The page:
88. We received one representation in respect of our interim decision, from the Commissioner of Police for the City of London.

    89. The Commissioner expressed the view that, as London Bridge and Southwark Bridge are owned and maintained by the City Corporation, the boundary should be extended to their southern ends, as was the case at Blackfriars Bridge. However, in the absence of any operational justification for the change, we decided not to pursue the suggestion. We have therefore decided to confirm our interim decision to make no proposals as final.

    We hope our rather lengthy response adds some further colour and interest to a famous bridge in London, but at this time the recorded boundary is correctly shown by our Boundary-Line product.

    Of course, Ordnance Survey would, within its statutory responsibility, amend the alignment of the boundary to include London Bridge in the City if further legislative proof came to light.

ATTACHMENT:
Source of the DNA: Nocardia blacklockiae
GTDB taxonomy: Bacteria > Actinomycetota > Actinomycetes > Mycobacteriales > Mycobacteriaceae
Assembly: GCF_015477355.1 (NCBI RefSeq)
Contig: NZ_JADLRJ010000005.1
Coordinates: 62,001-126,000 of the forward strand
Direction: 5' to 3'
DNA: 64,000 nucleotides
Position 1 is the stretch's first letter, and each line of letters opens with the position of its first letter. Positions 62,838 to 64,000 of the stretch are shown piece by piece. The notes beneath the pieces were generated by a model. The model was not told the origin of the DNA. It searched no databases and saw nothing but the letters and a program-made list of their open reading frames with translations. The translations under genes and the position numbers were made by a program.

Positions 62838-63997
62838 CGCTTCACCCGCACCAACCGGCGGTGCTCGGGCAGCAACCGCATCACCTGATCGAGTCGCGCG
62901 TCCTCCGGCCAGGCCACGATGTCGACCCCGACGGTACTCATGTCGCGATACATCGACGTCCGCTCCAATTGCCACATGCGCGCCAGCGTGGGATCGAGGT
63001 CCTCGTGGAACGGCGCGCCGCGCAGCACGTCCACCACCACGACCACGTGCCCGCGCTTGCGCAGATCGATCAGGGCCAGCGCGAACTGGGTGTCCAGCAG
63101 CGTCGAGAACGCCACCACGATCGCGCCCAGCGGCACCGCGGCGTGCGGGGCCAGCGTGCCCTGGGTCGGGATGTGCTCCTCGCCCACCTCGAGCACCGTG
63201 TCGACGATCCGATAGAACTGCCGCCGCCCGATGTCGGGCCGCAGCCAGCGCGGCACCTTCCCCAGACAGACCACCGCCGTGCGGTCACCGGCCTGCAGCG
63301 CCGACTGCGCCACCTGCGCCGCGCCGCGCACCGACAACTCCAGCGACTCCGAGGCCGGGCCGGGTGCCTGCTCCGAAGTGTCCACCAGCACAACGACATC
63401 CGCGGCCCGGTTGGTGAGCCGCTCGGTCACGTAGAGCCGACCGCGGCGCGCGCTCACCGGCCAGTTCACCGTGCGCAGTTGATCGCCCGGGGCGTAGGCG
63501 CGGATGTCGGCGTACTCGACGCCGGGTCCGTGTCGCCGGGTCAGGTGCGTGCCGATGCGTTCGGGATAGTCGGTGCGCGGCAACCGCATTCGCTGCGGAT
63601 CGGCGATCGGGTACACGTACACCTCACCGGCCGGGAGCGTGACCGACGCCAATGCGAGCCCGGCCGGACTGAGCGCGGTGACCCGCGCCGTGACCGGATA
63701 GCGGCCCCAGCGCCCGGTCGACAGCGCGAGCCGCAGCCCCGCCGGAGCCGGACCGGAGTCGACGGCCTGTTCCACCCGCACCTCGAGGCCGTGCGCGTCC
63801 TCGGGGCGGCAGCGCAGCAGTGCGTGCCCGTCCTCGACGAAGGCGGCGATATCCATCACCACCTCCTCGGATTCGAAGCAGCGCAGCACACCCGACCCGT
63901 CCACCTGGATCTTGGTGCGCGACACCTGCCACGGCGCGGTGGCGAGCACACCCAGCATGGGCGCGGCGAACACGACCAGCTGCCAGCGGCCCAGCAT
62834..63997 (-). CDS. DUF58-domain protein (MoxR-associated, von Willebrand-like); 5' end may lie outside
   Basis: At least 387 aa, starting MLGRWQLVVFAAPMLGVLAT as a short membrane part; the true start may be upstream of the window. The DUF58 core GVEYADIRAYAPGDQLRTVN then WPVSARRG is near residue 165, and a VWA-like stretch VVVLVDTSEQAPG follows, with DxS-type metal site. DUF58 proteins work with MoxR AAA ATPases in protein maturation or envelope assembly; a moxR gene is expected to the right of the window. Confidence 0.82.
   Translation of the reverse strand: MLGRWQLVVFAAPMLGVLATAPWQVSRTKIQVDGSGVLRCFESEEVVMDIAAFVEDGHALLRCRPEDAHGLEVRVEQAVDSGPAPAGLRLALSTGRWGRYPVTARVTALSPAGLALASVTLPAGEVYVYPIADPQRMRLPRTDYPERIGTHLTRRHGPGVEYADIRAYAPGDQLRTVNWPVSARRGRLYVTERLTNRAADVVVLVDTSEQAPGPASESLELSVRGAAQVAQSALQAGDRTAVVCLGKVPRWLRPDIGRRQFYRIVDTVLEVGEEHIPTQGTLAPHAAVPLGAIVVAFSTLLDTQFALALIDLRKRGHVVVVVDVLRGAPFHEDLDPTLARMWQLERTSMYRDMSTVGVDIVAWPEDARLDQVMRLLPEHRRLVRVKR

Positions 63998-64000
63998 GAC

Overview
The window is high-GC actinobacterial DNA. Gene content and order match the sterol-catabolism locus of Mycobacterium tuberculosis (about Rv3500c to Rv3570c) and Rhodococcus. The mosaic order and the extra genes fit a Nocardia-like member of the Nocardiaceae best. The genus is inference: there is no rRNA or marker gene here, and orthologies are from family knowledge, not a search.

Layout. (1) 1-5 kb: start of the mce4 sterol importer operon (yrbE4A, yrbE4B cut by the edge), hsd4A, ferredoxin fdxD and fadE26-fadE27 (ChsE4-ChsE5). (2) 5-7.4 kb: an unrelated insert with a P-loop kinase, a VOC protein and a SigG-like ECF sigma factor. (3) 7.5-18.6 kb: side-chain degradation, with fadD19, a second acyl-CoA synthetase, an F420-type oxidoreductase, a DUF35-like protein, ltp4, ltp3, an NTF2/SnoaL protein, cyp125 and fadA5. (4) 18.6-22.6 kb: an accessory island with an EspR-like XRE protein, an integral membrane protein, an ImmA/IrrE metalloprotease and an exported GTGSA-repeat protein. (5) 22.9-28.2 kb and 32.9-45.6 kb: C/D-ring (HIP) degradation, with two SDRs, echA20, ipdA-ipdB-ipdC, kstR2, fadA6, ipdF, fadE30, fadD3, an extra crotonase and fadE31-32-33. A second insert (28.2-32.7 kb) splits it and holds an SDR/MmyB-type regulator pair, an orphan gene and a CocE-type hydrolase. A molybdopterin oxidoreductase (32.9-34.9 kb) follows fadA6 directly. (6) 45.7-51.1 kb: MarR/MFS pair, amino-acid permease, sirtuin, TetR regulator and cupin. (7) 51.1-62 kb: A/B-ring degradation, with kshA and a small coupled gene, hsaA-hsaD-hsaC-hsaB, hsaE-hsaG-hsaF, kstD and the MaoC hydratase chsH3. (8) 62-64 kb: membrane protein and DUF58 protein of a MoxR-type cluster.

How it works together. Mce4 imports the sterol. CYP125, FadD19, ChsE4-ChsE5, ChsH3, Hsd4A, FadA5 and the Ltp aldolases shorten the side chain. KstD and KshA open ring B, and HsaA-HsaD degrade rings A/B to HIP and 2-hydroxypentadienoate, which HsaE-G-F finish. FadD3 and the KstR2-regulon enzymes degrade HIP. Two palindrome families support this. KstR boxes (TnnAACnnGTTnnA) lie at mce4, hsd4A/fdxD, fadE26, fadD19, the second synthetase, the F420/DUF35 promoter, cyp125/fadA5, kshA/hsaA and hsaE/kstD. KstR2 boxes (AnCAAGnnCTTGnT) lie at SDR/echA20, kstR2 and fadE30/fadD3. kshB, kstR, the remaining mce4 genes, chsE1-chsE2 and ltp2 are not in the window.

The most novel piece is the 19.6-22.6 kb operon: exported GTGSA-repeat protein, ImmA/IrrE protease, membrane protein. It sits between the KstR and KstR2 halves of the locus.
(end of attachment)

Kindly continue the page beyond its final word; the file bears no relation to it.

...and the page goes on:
Do let us know if you’d like to see the historic maps extracts showing the boundary aligned to the centre of the river.

    Phil Allen, Ordnance Survey Boundaries and FSE Manager
    08456 050505

    • That is an absolutely unexpected but fascinating response to my silly post. Thank you so much for taking the time to respond, I really appreciate it and I will amend my post to point people to your comment!

  2. Great interchange, goes to show no question is too small or stupid to ask LOL have you seen this
    http://www.locatinglondon.org/
    Welcome to Locating London’s Past
    This website allows you to search a wide body of digital resources relating to early modern and eighteenth-century London, and to map the results on to a fully GIS compliant version of John Rocque’s 1746 map.